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Creative Gluttony

Posted on February 11, 2013 and read 2,176 times

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seymour Creative Gluttony Scott Seymour
Chief Creative Officer
BFG Communications

Even after all of the exorbitant and extravagant holiday feasts have come to a close, for those in the ad world, there’s one that tops them all.

It’s always held on a Sunday night several weeks into the New Year, and anybody who can cough up the ever-increasing, and always outlandish, charge per plate is invited.

Yes, of course, I’m talking about Super Bowl Sunday.

What has always been the ultimate match of American football teams is now peppered with an incredibly competitive feast of creative work showcased in between all of the touchdowns, turnovers and team highlights.

This feast of commercials isn’t new. But the hype, grandiosity and extremeness of it all have morphed it into what I see as the epitome of “creative gluttony.”

Kind of like a cook-off, each year, hundreds of creative “chefs” plan and prep to throw their latest and greatest recipes into a smorgasbord of TV spots in the hopes of becoming the most memorable, most delicious dish.

The heat is on. According to Nielsen, approximately 90 million viewers will see each spot.

Timing’s tight. Wrangling for coveted spots starts well before the big night.

The stakes are high. This year’s cost per plate (per 30-second spot) was $4 million.

And everybody’s after the perfect recipe—that ideal blend of bold, unexpected flavors that leaves diners hungry for more.

Sometimes the dishes come out bland. This is often the result of too many cooks in the kitchen. With chefs from creative, corporate, legal and PR all taking their turn at the stove, you’re bound to get a watered-down dish.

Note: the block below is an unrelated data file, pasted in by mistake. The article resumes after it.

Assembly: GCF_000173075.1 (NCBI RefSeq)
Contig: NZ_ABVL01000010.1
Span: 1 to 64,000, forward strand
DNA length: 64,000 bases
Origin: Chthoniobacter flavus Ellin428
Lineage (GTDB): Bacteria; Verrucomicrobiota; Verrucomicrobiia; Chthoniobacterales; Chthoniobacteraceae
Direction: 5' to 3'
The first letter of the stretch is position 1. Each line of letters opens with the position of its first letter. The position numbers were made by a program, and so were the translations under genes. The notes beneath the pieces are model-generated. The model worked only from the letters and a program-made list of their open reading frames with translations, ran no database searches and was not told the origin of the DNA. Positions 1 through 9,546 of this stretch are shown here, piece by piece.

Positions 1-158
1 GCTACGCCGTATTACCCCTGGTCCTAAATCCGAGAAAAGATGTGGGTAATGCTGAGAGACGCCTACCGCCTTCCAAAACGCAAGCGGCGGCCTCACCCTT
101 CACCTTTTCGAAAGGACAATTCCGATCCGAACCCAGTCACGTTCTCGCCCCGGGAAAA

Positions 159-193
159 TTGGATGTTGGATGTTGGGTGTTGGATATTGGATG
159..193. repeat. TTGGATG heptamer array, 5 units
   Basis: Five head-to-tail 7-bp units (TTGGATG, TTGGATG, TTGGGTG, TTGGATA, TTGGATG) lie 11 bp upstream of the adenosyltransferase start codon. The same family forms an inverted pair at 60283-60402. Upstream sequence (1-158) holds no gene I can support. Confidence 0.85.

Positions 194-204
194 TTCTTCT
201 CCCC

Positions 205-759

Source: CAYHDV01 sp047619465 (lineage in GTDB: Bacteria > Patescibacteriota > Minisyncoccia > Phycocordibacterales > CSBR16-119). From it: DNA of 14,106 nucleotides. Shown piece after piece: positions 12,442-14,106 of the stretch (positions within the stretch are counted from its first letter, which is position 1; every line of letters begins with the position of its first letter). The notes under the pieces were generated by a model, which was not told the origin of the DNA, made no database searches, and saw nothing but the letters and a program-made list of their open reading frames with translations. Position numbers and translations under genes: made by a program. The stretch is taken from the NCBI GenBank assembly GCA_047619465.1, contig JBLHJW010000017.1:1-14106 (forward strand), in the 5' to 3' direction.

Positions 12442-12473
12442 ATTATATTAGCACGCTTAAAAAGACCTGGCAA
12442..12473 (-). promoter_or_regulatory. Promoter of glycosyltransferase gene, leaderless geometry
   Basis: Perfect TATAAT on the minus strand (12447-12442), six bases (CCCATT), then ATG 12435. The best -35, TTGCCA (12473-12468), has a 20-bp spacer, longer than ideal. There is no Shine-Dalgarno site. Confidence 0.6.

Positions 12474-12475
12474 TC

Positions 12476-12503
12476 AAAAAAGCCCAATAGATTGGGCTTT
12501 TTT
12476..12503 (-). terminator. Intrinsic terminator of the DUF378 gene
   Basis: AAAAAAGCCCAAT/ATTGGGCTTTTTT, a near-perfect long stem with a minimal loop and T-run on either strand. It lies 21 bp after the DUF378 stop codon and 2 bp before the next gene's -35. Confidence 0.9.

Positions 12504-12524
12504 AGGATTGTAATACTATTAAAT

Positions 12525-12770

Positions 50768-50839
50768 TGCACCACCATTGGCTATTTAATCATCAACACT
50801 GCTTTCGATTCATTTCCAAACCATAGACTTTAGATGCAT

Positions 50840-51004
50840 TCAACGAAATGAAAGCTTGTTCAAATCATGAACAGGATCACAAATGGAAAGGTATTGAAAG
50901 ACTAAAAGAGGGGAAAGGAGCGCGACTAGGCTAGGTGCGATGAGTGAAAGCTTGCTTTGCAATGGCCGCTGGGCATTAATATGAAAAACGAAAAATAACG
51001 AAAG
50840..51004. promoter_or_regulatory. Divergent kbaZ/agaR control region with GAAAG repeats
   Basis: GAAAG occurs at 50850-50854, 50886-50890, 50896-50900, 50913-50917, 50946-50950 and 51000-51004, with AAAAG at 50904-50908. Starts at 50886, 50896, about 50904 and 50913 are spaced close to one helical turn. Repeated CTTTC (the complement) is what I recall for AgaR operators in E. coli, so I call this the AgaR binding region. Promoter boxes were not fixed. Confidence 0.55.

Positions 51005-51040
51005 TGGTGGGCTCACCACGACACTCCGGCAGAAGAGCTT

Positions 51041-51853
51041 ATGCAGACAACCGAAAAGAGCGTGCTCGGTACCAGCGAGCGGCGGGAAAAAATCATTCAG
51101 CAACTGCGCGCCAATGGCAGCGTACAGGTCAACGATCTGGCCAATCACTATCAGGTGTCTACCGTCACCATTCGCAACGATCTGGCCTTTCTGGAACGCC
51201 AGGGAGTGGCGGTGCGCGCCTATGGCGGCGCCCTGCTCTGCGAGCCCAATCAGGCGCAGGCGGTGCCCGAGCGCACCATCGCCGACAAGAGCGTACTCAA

Sometimes they’re overcooked. In the heat of the battle, the desire to make waves and be memorable can cause chefs to lose sight of what diners will deem good versus poor taste.

What’s more, undercooked, overcooked, bland or just unbearable, diners can’t send these dishes back and most—if not all—will live on as leftovers on YouTube, Facebook, Twitter and a host of “best and worst” lists.

This year’s gluttonous event included some of the typical fare: cars, beers, soft drinks, snacks and upcoming movies, seasoned with familiar ingredients like humor, babies, dogs, celebrity cameos, and sex appeal.

Exotic animals were popular, too, with a cheetah, gazelle, wolf, alpaca, goat, hawk, Clydesdales, and even a black goldfish on the menu.

Also this year, more than ever, diners were invited into the kitchen prior to the event by brands looking to user-generated content and consumer votes to determine their final recipe.

For me, the best part of the feast is that sometimes the chefs get it right. This is when a “dish” comes together through great storytelling that evokes and inspires emotional appeal.

My favorites?

Audi’s “Prom”; Taco Bell’s “Live Mas”; Doritos’ “Live Mas”; and “The Farmer in All of Us” for Dodge Ram. All served up a unique mix of entertainment and superior presentation told through a strong brand voice.

An honorable mention also goes out to the chefs who persevered with creative solutions to unexpected mishaps in the kitchen.

When the lights went out in the Superdome, brands like Oreo, Audi and Walgreens took to Twitter to capitalize on the situation.

So, despite the overconsumption, and some mild indigestion, all in all, it was a great feast, a sublime celebration of our industry and the amazing talent amassed within it—with a pricey price tag of nearly $200 million.

I’m not sure what we should leave for a tip on that one.






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